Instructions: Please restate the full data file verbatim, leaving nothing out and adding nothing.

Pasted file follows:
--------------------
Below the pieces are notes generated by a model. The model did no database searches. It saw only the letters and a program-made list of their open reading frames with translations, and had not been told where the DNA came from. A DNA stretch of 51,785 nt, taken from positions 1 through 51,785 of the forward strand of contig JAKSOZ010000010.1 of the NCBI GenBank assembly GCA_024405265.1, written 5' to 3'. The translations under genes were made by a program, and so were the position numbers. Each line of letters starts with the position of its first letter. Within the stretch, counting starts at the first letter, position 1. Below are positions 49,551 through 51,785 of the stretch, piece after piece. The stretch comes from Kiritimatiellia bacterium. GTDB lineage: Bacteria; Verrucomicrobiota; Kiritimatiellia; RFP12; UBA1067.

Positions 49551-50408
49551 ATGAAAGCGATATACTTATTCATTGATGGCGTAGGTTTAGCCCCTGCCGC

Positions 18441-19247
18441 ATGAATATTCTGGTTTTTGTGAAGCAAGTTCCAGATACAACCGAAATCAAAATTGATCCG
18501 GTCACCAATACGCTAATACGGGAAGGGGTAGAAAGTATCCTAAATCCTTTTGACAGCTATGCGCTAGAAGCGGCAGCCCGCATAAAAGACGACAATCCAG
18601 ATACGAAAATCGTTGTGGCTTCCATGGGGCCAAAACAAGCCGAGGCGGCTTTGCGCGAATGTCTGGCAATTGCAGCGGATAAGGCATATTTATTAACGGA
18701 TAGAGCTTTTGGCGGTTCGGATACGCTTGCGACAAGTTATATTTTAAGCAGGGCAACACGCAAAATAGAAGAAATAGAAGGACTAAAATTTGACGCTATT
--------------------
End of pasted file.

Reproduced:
Below the pieces are notes generated by a model. The model did no database searches. It saw only the letters and a program-made list of their open reading frames with translations, and had not been told where the DNA came from. A DNA stretch of 51,785 nt, taken from positions 1 through 51,785 of the forward strand of contig JAKSOZ010000010.1 of the NCBI GenBank assembly GCA_024405265.1, written 5' to 3'. The translations under genes were made by a program, and so were the position numbers. Each line of letters starts with the position of its first letter. Within the stretch, counting starts at the first letter, position 1. Below are positions 49,551 through 51,785 of the stretch, piece after piece. The stretch comes from Kiritimatiellia bacterium. GTDB lineage: Bacteria; Verrucomicrobiota; Kiritimatiellia; RFP12; UBA1067.

Positions 49551-50408
49551 ATGAAAGCGATATACTTATTCATTGATGGCGTAGGTTTAGCCCCTGCCGC

Positions 18441-19247
18441 ATGAATATTCTGGTTTTTGTGAAGCAAGTTCCAGATACAACCGAAATCAAAATTGATCCG
18501 GTCACCAATACGCTAATACGGGAAGGGGTAGAAAGTATCCTAAATCCTTTTGACAGCTATGCGCTAGAAGCGGCAGCCCGCATAAAAGACGACAATCCAG
18601 ATACGAAAATCGTTGTGGCTTCCATGGGGCCAAAACAAGCCGAGGCGGCTTTGCGCGAATGTCTGGCAATTGCAGCGGATAAGGCATATTTATTAACGGA
18701 TAGAGCTTTTGGCGGTTCGGATACGCTTGCGACAAGTTATATTTTAAGCAGGGCAACACGCAAAATAGAAGAAATAGAAGGACTAAAATTTGACGCTATT